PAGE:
#BackChannel: Cancel Culture, Black Women And #MeToo And Trans Representation In Media
Has cancel culture gone too far? That question has echoed throughout American society for several months.
And this week a letter published by Harper’s Magazine and signed by over 150 prominent writers and intellectuals — including Margaret Atwood, Wynton Marsalis and Salman Rushdie — argues against a “stifling atmosphere” that they say restricts public discourse.
The reason why cancel culture was important [was] because people who did not have real cultural power and didn't have a platform could utilize social media in order to hold people accountable.
Host Anita Rao examines the origins of cancel culture and how it is applied today with popular culture experts Natalie Bullock Brown and Mark Anthony Neal. They also share their analysis of “On The Record,” a new HBO documentary about the women who came forward to accuse hip hop mogul Russell Simmons of sexual assault. Music executive Drew Dixon is one of them and one of the first women of color to participate in the #MeToo movement.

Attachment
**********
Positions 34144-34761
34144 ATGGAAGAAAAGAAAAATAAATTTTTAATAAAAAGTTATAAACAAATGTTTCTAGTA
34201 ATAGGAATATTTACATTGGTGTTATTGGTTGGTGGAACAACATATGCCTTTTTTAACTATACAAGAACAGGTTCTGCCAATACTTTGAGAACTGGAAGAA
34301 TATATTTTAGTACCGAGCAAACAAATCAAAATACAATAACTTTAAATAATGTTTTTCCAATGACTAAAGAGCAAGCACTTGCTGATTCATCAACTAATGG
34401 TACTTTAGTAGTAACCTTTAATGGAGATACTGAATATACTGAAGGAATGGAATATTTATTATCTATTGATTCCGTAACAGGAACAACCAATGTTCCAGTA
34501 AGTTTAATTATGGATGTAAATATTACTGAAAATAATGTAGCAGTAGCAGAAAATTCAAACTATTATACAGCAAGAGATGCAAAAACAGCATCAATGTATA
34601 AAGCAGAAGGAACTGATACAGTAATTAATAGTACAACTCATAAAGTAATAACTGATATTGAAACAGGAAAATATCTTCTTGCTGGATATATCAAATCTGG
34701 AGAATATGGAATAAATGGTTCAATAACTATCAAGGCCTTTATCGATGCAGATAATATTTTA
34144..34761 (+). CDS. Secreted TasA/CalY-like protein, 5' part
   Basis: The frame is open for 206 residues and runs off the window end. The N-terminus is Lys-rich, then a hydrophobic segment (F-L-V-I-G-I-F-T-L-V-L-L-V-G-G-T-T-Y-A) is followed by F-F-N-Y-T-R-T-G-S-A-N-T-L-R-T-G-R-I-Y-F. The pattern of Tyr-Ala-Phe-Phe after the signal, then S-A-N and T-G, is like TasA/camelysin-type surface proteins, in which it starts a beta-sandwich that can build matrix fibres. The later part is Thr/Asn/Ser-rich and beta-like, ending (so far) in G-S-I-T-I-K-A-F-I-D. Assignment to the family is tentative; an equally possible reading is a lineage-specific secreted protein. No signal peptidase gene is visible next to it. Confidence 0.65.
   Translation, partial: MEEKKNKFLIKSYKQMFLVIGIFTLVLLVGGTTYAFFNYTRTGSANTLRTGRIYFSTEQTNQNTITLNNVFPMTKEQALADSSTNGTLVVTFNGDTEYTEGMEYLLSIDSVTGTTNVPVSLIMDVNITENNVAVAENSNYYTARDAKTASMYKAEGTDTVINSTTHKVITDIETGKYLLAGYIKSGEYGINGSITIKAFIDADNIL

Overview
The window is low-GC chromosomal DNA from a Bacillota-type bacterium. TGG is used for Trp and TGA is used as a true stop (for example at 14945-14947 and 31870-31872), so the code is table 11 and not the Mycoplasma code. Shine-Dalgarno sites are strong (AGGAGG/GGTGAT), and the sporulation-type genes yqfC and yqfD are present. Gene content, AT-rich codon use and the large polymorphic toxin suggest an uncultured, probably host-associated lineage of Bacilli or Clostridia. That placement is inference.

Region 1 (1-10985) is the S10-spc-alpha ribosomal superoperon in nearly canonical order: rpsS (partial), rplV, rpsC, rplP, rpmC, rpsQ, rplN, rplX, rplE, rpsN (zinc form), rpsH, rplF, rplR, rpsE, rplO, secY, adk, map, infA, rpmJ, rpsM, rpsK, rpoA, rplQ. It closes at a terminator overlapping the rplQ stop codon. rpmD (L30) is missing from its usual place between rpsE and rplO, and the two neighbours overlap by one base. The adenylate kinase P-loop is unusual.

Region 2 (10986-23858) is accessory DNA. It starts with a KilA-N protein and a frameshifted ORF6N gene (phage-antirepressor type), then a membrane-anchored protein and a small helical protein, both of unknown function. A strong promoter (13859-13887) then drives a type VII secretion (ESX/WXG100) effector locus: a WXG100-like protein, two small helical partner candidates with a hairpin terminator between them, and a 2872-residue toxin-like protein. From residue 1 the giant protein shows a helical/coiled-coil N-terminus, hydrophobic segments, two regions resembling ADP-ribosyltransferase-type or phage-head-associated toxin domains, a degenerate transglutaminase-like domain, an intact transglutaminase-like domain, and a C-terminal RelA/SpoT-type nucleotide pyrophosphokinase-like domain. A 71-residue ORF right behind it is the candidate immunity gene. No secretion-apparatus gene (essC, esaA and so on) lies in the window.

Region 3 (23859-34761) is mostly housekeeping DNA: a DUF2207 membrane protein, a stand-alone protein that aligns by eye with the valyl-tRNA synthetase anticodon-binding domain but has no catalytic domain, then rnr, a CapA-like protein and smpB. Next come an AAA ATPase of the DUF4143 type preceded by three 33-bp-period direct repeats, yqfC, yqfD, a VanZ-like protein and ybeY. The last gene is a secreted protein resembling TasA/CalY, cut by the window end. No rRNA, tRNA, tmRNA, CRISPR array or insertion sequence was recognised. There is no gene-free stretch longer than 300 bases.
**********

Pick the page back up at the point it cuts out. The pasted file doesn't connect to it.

Plus, Brown and Neal review “Disclosure,” a Netflix documentary exploring the ways trans people are represented on film and TV; look at how higher education institutions are responding to the racial reckoning in the wake of the police death of George Floyd; and examine a new docuseries from PBS on the historic campaigns of women of color during the 2018 midterm elections. Natalie Bullock Brown is a filmmaker and teaching assistant professor at North Carolina State University. Mark Anthony Neal is the James B. Duke Professor and chair of the department of African and African American studies at Duke University. He is also an author and host of the webcast "Left of Black."
If you solve for Black women's issues, you're solving for everyone's issues, because there is a way that the hierarchy of our culture puts Black women at the very bottom.